Our switch to pine litter

Watch how we use our pine pellets with our easy and quick sifting system

If you are thinking of switching to pine litter, but need more information, well look no further because you are in the right place.

We have been using pine litter since 2017 and we are so glad we made the switch. We have tried your traditional clay litter, corn litter, and even crystals, but pine is by far my favorite. Pine litter is wallet friendly, environmentally friendly, and easier to clean up.

First, I would like to address the biggest problem with pine litter because that is probably the reason why you are here. It’s all natural, so what’s the issue here? Pine oil. Cat liver is missing an essential enzyme to help process and detoxify certain toxins. Exposure over time to toxins can lead to a build up in the liver and cause liver failure. The greatest concern for cat parents about pine litter is that the litter contains pine oil. Well, I’m glad to report that there are pine pellets that are processed to remove the oil. These pellets are kiln-dried or rotary-dried. A lot of people have said only kiln-dried is suitable to use around cats, but I believe both methods should be effective in oil removal.

Pine oil has a boiling point of 383ºF. Well what the heck does that mean? Boiling point is the temperature at which a liquid changes to vapor (i.e. water to steam). The kiln dried method heats the pine to a temperature of 1000-3000ºF while the rotary dryer method heats to a temperature of 800-1400ºF. Both methods reach beyond the boiling point of pine oil, which should mean pine oil has evaporated from the pellets.

Now that the greatest concern has been addressed, I would like to discuss how pine pellets can be used at cat litter. How pine pellets work is that moisture is absorbed into the pellets and the pellets will expand and crumble into saw dust. As for poop, the pellets do not stick to it like clay litter, unless it’s diarrhea. In addition, I would like to be clear that the pine pellets does a wonderful job at removing urine odors, but does not do anything for the poop stench. This may deter some cat owners from ever using pine, but in my experience most litters never conceal the poop stench completely even if you use scented litter (which you really should not). Pine pellets can be purchased from a variety of places such as Tractor Supply Co., True Value, and pet stores (though it is much more expensive at pet stores). We purchase pelletized equine bedding at our local Tractor Supply Co. at 40lbs for $6.00. One bag will last us about two months for two cats.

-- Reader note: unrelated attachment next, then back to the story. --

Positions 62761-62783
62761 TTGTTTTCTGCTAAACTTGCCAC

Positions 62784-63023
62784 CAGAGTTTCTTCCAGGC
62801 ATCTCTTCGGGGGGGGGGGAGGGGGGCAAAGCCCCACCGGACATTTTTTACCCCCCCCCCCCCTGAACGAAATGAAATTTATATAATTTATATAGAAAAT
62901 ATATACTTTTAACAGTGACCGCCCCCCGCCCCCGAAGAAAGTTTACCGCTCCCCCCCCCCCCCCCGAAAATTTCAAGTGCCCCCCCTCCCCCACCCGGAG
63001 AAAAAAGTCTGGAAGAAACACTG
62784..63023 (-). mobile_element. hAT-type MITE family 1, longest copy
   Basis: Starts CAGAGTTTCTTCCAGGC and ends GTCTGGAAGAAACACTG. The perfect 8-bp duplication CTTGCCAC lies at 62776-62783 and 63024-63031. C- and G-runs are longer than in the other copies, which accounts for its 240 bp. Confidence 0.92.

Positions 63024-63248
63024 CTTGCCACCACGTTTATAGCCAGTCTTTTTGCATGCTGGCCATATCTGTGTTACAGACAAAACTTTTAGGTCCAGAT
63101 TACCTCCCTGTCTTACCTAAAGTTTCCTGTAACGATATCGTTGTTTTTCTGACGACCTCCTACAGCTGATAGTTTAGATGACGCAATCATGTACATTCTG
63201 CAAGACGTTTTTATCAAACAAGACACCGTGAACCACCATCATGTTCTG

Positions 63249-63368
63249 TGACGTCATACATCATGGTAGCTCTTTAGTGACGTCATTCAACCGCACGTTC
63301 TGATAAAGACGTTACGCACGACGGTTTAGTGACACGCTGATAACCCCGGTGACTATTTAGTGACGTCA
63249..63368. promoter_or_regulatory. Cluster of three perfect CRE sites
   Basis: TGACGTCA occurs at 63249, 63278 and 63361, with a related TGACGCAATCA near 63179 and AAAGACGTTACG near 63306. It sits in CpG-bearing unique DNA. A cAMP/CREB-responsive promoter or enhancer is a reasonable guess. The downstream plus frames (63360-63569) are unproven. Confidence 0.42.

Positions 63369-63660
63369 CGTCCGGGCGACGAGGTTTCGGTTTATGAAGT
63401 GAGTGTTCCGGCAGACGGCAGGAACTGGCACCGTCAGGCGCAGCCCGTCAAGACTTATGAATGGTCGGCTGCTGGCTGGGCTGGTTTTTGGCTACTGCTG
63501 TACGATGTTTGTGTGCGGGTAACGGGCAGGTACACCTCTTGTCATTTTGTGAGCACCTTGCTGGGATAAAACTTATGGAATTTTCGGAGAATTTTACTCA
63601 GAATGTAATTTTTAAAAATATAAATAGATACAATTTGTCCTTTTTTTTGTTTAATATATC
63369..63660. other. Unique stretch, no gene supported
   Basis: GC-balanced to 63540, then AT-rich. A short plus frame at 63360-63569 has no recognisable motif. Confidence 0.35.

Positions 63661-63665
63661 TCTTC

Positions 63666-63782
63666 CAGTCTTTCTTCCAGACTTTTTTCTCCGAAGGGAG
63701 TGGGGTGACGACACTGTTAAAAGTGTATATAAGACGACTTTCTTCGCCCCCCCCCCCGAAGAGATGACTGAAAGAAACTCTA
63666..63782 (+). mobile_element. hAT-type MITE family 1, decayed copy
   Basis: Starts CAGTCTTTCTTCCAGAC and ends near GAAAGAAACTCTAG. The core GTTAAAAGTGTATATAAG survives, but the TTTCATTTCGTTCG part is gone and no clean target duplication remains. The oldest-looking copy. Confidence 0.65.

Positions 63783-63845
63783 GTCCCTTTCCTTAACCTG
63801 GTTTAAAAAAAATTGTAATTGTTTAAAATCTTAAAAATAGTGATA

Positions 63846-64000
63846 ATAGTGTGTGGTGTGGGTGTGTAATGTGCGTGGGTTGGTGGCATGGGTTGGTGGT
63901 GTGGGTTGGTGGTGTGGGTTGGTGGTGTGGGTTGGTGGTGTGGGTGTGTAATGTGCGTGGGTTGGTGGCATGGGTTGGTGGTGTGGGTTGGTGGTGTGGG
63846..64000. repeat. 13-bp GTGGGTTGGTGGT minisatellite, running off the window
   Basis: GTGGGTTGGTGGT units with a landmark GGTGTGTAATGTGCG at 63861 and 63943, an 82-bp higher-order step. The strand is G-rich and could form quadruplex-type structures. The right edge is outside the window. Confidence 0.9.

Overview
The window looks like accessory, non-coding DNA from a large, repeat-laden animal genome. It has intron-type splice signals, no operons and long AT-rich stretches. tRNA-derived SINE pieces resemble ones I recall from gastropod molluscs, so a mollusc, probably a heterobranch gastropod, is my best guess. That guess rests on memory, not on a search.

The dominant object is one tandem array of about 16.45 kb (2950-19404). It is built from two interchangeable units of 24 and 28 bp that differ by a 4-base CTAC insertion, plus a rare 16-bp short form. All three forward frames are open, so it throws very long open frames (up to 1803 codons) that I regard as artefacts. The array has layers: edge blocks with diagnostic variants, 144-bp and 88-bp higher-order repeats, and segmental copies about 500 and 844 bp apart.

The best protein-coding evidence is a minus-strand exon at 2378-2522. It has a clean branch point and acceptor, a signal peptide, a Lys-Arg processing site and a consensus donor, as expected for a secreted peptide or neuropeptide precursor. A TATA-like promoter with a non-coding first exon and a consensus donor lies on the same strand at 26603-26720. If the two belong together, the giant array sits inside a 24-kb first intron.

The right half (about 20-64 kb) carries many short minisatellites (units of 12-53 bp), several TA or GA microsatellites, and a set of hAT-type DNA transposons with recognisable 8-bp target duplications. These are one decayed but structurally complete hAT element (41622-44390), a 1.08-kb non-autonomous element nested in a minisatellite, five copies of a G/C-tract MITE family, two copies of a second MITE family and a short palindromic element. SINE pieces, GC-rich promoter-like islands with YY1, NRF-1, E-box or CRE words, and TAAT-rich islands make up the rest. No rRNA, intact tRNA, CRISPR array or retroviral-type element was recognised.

To clean the litter box, you sift out the saw dust and scoop any poop present. Originally we had your average plain litter box. We basically just scooped out the saw dust onto a colander sitting on top of a bucket, sift, and return any pellets back into the litter boxes. This was tedious, messy, and time consuming. I found this Arm & Hammer litter box ( https://amzn.to/2YftbRX) that has your regular litter box but also includes a sifter “box” that fits perfectly over the regular litter box. This litter box has made our new cleaning routine much more streamlined. Keeping the sifter stacked on top of the regular box, we put a nice layer of pine pellets in the litter box unit. When it is time to scoop, remove any poop, then all we need to do is lift the sifter “box” on one end and push the pellets around until all the saw dust falls underneath to the regular box. We collect the saw dust for about three days before emptying the bottom litter box. Although this cleaning process is easy to do, it isn’t the easiest thing to describe and I tried my best, but if you still need clarification please check out our video above.

I hope this was helpful for those who are looking for more information on pine litter or clay litter alternatives. We have used this litter for years and this is by far my favorite litter box method.

Disclaimer: I am not an expert in the manufacturing process of pine pellets. I do have a degree in biology and have taken a handful of chemistry and I am comfortable with my belief that kiln-dried and rotary-dried pine pellets are safe for my cats. Please use pine pellets at your own discretion.


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